Today’s post is from a dear family friend, and Finley fan (as you will see), Grace Pezzeminti.
Whenever my uncle invited my father to go deep sea fishing, he would bring along his briefcase, the Wall Street Journal, and the New York Times. That should give you an idea of how outdoorsy my family is. Despite the fact that I grew up on Florida’s Space Coast, I never learned to surf or fish or climb a tree. I figured nature was best left to the professionals. Luckily, I met Finley’s family and friends in my impressionable college years. They were the first people in my life to be actively committed to a healthier planet. Because of their example, I am now pursuing a master’s degree in Coastal Zone Management. I still know little about coral biology or the chemistry of water eutrophication, but I am going to use my ethnographic skills to promote resilient shorelines on our increasingly fragile coasts.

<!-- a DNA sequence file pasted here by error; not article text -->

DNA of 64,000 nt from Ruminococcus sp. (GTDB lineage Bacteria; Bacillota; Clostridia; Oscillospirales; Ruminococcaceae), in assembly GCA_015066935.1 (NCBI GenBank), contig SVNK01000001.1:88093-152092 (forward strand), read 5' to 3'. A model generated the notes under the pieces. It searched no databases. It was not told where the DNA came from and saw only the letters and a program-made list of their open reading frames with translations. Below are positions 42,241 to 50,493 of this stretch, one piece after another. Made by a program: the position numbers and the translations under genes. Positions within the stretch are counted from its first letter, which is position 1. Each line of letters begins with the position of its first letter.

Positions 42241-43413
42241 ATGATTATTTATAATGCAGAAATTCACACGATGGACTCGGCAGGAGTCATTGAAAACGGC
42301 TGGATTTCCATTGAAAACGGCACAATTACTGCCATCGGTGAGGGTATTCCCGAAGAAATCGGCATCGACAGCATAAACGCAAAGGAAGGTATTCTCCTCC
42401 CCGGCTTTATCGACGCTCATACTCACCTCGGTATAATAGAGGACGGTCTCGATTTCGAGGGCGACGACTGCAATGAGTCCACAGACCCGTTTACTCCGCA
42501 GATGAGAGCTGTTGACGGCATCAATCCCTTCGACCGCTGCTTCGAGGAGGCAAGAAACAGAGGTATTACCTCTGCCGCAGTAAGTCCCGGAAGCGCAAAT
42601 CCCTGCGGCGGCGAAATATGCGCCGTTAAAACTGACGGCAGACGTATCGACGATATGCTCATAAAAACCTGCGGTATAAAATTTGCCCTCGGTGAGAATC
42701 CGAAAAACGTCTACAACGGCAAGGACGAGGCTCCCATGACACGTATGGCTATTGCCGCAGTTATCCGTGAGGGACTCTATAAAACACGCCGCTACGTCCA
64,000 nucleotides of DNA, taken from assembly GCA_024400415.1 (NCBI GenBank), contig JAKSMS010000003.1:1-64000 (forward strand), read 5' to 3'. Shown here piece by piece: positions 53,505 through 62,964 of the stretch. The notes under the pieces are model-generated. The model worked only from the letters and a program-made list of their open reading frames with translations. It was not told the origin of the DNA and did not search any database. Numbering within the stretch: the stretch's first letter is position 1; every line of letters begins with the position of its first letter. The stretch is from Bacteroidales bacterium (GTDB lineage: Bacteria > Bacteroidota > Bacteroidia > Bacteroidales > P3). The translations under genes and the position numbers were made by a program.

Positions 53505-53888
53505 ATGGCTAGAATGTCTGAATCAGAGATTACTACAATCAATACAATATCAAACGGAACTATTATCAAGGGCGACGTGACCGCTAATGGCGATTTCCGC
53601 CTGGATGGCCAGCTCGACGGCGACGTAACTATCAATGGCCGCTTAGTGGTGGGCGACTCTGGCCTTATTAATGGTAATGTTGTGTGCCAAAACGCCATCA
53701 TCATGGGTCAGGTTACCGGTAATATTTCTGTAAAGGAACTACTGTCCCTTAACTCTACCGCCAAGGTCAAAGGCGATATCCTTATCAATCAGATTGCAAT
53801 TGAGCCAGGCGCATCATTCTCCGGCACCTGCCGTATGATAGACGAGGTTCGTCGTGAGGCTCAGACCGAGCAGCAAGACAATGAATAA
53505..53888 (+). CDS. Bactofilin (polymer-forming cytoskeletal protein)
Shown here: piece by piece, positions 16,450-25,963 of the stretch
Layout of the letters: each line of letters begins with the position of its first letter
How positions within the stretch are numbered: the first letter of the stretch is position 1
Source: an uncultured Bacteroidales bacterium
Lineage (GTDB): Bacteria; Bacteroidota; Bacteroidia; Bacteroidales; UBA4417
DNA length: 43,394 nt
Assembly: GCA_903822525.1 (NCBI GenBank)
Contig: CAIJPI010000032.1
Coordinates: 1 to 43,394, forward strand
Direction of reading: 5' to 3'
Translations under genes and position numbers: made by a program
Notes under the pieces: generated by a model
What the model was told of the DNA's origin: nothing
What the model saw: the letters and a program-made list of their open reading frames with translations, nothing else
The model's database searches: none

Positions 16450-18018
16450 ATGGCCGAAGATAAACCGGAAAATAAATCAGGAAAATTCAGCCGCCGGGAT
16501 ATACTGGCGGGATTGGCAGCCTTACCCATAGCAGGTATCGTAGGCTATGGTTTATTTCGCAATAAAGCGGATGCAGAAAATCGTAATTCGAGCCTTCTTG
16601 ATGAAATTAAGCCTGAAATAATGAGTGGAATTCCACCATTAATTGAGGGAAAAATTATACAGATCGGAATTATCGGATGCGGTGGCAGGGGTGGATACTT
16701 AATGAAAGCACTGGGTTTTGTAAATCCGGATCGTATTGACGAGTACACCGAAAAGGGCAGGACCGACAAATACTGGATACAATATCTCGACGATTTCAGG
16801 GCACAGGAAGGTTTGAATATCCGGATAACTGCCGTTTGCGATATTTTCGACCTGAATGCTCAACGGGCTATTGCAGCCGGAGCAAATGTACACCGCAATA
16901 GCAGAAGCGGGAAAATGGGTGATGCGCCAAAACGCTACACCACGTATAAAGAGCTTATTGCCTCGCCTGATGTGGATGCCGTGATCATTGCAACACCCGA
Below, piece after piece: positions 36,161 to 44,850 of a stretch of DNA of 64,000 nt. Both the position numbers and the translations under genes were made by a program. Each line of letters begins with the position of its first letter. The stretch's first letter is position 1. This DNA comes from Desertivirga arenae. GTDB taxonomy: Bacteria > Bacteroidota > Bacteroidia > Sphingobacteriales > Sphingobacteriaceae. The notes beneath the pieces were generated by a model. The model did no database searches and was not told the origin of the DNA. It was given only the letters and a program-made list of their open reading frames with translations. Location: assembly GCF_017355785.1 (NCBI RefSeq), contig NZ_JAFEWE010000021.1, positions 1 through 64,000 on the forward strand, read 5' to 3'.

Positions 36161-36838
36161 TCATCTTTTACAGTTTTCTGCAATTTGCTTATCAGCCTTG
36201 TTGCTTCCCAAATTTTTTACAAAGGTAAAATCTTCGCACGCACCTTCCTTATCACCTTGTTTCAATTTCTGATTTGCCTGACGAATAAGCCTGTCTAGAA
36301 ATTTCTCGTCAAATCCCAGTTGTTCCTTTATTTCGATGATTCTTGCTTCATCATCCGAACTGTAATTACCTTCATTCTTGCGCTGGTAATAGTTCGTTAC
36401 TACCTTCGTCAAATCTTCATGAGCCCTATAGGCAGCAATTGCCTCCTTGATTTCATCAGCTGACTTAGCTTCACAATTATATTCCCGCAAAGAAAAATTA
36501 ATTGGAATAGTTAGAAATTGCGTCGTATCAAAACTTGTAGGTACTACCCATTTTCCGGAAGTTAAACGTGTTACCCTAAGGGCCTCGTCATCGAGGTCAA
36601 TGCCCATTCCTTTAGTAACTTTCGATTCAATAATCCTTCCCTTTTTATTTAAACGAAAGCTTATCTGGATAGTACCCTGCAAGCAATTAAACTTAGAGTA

I grew up surrounded by people who routinely said, “Well, I’m no scientist” when confronted with complicated environmental issues. Finley wasn’t a scientist either, but her passionate vision for a greener future gave me the confidence to get involved as a pretty science-illiterate layman. Now I get to share Finley’s passion with my family too. I still have to drag my father outside, but we’re working together to develop a living shoreline (mangroves) for our home rather than concrete riprap.Change is gradual. It’s a simple thing to educate yourself and use your strengths to make a difference, whether that’s at home, in Miami Beach, or in global politics. Science can be intimidating, but that shouldn’t keep us from going outside and getting our hands dirty. I made that mistake as a child, but with Finley as my guide I will never miss out on the universe outside again.